or her way back until the language adding aggregation appeared as new language in 2003. Thus, looking at the string above, a practitioner would turn to page 1019 of the 2003 Statutes of Nevada. There he or she would see that Senate Bill No. 105 (2003) actually made the particular legislative change. The practitioner could then pull a legislative history (including the committee minutes) for Senate Bill No. 105 (2003) to identify the intent behind that particular change in the law.
Committee Minutes
Once the practitioner has determined the particular bill number, the attention should focus on locating the relevant committee minutes. Committee minutes and reports are perhaps the most important documents in determining legislative intent.7 This is because legislative committees are often the place where bills are more closely studied and debated. In Nevada, a bill will often be heard multiple times, in multiple committees and in both houses of the Legislature. The question then becomes, how is the practitioner to locate relevant committee minutes? If the bill is from a more recent legislative session, it is best to navigate the legislative website (www.leg.state.nv.us) and to begin reviewing the hyperlinks listing the committee minutes for each hearing on the measure. The Nevada Legislature’s website currently has committee minutes dating back to 1993. However, the Research Library of the Legislative Counsel Bureau has committee minutes on microfiche for each Legislative Session from 1965 through 2005. Those are available at the Legislative Research Library, the Nevada State Library and Archives or any of the major law libraries in the state. Once the relevant committee minutes are located, the practitioner should read them to determine what legislators and other interested parties had to say about the bill. Since the committees in the Nevada Legislature do not publish formal committee reports (like Congress) these minutes are invaluable to glean insight as to a legislator’s intent. The practitioner should be cautioned as to the appropriate weight to assign statements made during committee hearings, as it is important to note that legislative history is only persuasive authority. The Nevada Supreme Court recognized this position, where it concluded that testimony before a committee is of little value in determining legislative intent where there is no showing that the committee endorsed or relied on the testimony.8
Font: Constantia (Illustrator) Brown: Pantone 7517 C Green: 370 C
Senate and Assembly Journals
In addition to committee minutes, a practitioner will also want to consult the Senate and Assembly Journals. “While the journals are not verbatim transcriptions of floor activity, they do record all official actions taken on measures pending before the chambers and frequently include the text of remarks made by legislators, especially as it relates to legislative intent on specific legislation.”9 As a result, the contents of the Senate and Assembly Journals are instrumental in determining what may have transpired on the floors of both houses of the Legislature. At the present time, the Senate and Assembly Journals are available on the Legislative website dating back to 1997. Prior to 1997,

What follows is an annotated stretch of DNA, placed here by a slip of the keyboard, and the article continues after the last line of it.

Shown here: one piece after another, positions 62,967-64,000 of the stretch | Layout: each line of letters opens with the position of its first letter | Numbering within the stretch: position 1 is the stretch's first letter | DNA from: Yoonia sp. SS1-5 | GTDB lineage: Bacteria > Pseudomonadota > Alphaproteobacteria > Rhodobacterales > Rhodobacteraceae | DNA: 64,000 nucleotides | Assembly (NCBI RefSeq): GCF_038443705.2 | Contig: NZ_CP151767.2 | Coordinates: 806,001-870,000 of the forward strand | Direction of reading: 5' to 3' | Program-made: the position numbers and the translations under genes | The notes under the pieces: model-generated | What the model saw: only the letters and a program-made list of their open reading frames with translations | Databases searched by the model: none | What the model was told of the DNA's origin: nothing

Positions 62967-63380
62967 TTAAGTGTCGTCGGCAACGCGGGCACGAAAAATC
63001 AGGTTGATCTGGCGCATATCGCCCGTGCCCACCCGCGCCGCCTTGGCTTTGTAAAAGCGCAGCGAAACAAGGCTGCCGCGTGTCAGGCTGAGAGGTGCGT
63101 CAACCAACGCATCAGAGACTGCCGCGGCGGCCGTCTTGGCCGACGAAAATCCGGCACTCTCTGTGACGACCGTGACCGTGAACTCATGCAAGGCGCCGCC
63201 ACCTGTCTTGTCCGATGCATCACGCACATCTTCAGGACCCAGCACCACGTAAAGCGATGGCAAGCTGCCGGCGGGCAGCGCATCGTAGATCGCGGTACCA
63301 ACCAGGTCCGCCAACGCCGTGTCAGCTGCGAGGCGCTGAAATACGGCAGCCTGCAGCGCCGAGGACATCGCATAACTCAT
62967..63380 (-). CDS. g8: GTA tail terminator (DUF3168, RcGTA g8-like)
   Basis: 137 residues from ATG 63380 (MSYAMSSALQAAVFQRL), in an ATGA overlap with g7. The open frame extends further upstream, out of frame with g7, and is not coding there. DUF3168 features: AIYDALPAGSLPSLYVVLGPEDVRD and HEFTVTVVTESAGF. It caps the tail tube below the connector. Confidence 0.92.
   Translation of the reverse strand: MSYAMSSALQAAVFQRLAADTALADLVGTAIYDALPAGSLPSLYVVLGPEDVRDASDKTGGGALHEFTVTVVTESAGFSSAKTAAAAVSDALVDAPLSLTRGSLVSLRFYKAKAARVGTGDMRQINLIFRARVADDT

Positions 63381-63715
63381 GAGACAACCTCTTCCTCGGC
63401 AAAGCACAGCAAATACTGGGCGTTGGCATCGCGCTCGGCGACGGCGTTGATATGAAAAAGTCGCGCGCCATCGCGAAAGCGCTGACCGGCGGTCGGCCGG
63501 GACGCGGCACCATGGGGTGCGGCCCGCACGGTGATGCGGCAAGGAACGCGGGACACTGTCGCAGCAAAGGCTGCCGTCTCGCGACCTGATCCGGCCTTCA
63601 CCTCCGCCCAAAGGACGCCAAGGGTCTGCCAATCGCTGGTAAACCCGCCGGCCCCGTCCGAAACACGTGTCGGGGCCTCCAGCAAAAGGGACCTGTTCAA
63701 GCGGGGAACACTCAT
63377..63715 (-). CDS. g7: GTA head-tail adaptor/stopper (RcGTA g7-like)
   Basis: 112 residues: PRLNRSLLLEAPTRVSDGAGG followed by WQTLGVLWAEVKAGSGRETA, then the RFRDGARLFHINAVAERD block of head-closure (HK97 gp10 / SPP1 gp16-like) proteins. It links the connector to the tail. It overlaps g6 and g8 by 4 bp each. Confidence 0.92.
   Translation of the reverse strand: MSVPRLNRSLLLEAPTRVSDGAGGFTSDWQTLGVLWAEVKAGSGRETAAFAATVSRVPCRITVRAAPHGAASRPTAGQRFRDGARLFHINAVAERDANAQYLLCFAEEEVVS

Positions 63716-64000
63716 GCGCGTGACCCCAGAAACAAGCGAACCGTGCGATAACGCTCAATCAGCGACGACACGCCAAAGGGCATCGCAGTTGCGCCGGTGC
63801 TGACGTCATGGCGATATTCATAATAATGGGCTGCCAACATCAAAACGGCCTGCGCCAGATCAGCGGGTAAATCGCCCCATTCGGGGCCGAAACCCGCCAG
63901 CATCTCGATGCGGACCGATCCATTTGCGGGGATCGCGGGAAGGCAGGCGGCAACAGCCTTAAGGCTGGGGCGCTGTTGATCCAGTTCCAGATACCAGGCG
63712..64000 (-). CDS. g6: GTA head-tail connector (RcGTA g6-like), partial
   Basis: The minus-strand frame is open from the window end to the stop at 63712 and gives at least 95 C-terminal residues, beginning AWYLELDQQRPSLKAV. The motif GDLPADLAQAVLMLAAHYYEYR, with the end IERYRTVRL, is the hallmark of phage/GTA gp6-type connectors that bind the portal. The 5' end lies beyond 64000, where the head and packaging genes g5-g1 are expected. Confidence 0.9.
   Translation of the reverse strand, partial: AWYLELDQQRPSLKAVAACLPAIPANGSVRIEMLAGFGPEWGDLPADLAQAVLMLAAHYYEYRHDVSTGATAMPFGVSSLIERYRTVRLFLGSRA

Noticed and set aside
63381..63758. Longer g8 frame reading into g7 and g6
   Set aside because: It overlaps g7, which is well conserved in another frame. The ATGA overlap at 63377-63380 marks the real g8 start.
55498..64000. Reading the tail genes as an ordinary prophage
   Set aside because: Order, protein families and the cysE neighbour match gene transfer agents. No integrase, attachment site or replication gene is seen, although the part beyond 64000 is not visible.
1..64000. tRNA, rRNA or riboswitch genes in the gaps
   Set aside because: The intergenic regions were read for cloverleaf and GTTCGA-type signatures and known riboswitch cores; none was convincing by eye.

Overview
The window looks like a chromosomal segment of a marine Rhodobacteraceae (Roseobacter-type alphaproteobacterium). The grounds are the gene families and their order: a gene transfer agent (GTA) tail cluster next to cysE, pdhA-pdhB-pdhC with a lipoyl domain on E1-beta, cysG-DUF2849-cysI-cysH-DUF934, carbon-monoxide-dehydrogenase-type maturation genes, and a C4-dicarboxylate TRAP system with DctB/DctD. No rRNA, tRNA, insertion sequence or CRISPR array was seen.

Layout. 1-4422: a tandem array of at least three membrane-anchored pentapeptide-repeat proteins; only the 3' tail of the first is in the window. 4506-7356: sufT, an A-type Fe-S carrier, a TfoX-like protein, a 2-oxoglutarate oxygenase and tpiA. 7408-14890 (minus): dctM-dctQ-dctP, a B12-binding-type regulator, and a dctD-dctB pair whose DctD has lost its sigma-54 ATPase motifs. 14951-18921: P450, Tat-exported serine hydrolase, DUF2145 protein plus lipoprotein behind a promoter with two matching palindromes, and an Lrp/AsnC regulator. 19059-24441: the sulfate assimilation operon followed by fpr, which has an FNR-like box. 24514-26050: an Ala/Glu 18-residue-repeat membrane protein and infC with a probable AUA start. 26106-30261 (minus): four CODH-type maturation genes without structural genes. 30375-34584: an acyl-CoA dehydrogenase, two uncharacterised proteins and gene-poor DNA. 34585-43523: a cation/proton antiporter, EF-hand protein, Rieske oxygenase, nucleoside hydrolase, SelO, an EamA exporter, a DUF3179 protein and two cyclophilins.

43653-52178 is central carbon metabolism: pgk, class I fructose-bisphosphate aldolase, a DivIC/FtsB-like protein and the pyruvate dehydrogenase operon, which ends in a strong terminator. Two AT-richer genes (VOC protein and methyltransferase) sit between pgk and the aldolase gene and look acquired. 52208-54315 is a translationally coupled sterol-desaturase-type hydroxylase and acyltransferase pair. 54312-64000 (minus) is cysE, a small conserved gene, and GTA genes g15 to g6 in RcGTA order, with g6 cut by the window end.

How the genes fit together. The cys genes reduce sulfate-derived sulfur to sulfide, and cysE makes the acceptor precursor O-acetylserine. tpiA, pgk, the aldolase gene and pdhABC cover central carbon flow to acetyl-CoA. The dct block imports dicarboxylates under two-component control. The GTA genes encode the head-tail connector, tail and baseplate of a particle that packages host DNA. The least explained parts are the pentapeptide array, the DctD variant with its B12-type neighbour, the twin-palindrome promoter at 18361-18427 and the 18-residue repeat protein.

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the journals are only available in hard-bound volumes, and can be found at the Legislative Research Library and certain other law libraries throughout the State.
Concluding Remarks
As this article suggests, a practitioner in the state of Nevada has a multitude of accessible resources at his or her disposal when attempting to determine what the Nevada Legislature intended when it enacted a particular statute. In Nevada, we are fortunate to have one of the premier legislative websites in the country and a comprehensive Legislative Research Library that houses hardbound materials and consistently updates useful online materials. In fact, the Legislative Research Library contains a database of more than 4,000 complete legislative histories that have already been compiled, and are available to the public, in PDF format, free of charge. Thus, before beginning any legislative history search, the practitioner should first check with the Legislative Research Library to see if a legislative history for that particular measure has already been compiled. Finally, should the need arise, there is also a stepby-step “Legislative History Tutorial” and a “Legislative History Frequently Asked Questions” available on the Legislative Research Library website.10 By following these guidelines, any practitioner should be able to research legislative history in Nevada.
See, e.g., County of Clark, ex rel., Univ. Med. Ctr. v. Upchurch, 114 Nev. 749, 753 (1998) (citing Cleghorn v. Hess, 109 Nev. 544, 548 (1993)). 2.  See, e.g., State v. Lucero, 249 P.3d 1226, 1228 (2011) (citing Robert E. v. Justice Court, 99 Nev. 443, 445, (1983)). 3. Lucero, 249 P.3d at 1228 (citations omitted). 4. See, e.g., Chanos v. Nevada Tax Comm’n, 124 Nev. 232, 240 (2008). 5. See Black’s Law Dictionary 911 (7th ed. 1999). 6. Nevada Revised Statutes, Page XIX of Legislative Counsel’s Preface, Volume 1. 7. J. Jacobstein & R. Mersky, Fundamentals of Legal Research 166 (1977). 8. Robert E. v. Justice Court, 99 Nev 443, 446 (1983). 9. Legislative Manual, p. 197 (2013). 10. http://www.leg.state.nv.us/lcb/research/library/ Tutorial/Start.cfm; http://www.leg.state.nv.us/lcb/research/library/ Tutorial/HistoryFAQs.cfm.
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NICOLAS C. ANTHONY is a senior principal deputy legislative counsel in the Legal Division of the Legislative Counsel Bureau. He serves as Committee Counsel to the Senate Committee on Judiciary and the Advisory Commission on the Administration of Justice.